I have three tables:
- OrderId, int PK
- CustomerId, int FK to Customer, NULL allowed
- CustomerId, int PK
- CompanyId, int FK to Company, NULL not allowed
- CompanyId, int PK
- Name, nvarchar(50)
I want to select all orders, no matter if they have a customer or not, and if they have a customer then also the customer's company name.
If I use this query...
SELECT Orders.OrderId, Customers.CustomerId, Companies.Name FROM Orders LEFT OUTER JOIN Customers ON Orders.CustomerId = Customers.CustomerId INNER JOIN Companies OM Customers.CompanyId = Companies.CompanyId
...it only returns the orders that have a customer. If I replace
INNER JOIN by
LEFT OUTER JOIN...
SELECT Orders.OrderId, Customers.CustomerId, Companies.Name FROM Orders LEFT OUTER JOIN Customers ON Orders.CustomerId = Customers.CustomerId LEFT OUTER JOIN Companies OM Customers.CompanyId = Companies.CompanyId
...it works but I don't understand why this is necessary because the relationship between
Companies is required: A customer must have a company.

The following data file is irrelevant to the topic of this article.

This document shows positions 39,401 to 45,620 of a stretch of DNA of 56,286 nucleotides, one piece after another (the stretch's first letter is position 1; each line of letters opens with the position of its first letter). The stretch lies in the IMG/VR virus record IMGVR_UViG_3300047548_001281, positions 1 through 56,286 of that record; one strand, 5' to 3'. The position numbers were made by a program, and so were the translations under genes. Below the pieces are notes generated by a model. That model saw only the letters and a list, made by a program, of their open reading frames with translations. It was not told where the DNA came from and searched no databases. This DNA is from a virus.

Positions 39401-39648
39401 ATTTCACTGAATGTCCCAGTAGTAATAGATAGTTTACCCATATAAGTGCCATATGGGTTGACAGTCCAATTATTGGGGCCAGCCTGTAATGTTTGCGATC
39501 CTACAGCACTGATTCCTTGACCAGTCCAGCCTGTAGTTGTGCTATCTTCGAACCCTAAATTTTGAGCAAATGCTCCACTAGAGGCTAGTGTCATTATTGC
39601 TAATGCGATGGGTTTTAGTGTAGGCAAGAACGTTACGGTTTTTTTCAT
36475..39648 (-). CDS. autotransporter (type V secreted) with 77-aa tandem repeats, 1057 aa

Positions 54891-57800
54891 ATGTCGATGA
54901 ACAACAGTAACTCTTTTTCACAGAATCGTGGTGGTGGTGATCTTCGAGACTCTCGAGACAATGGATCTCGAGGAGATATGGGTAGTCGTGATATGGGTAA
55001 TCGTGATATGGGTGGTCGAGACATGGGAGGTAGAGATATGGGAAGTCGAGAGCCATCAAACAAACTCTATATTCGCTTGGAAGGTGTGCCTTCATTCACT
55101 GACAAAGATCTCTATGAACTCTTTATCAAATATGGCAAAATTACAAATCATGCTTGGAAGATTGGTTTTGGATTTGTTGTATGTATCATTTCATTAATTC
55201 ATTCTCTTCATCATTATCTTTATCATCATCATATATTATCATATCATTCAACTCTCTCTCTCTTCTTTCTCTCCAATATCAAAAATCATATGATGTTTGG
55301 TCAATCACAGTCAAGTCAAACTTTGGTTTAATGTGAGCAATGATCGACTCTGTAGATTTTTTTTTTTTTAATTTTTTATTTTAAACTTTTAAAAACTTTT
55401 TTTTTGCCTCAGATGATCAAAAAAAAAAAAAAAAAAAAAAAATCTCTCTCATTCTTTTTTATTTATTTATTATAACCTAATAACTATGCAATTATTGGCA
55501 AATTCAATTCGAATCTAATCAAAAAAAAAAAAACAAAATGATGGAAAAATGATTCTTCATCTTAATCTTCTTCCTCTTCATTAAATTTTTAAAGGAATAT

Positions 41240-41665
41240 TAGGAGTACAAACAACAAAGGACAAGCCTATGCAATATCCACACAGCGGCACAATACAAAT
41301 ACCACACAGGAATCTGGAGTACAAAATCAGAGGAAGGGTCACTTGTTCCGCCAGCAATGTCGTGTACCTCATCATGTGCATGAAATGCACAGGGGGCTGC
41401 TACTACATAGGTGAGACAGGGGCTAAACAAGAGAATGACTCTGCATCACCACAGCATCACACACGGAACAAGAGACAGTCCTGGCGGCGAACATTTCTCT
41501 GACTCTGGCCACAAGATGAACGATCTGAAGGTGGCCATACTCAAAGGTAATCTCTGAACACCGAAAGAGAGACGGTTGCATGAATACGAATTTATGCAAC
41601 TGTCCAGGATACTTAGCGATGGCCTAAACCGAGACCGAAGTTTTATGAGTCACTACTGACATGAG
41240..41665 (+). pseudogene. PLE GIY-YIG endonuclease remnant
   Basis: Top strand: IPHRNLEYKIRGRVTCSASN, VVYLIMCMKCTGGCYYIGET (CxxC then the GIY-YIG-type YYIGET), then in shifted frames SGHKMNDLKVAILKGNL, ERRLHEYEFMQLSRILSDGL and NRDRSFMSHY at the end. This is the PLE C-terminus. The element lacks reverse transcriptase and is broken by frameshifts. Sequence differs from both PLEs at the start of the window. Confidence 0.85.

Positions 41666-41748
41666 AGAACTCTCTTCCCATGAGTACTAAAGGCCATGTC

An alternative approach which works as well seems to be:
SELECT Orders.OrderId, Customers.CustomerId, Companies.Name FROM Companies INNER JOIN Customers ON Companies.CompanyId = Customers.CompanyId RIGHT OUTER JOIN Orders OM Customers.CustomerId Orders.CustomerId
This query has the number of inner and outer joins that I expect but the problem is that it is hard to read for me because I have my query as a query of orders in mind where an order is the "root" of the selection and not the company. Also the usage of
RIGHT OUTER JOIN is rather unfamiliar to me.
The last query is a small part of a query generated by the designer for SQL Server Reporting Services Reports. I am trying to write the query manually without the designer surface because it is very overcrowded and I'm having problems to maintain the query after many changes and more changes are expected in the future. So, I want to give the query a readable structure somehow.
- Why doesn't query 1 work as I expected?
- Is query 2 the correct solution although (or because?) it uses two LEFT OTHER JOINS?
- Is query 3 the correct solution?
- Is there a better way to write the query?
- Are there some general rules of thumb and practices how to write a query with a lot of outer and inner joins in a good readable manner?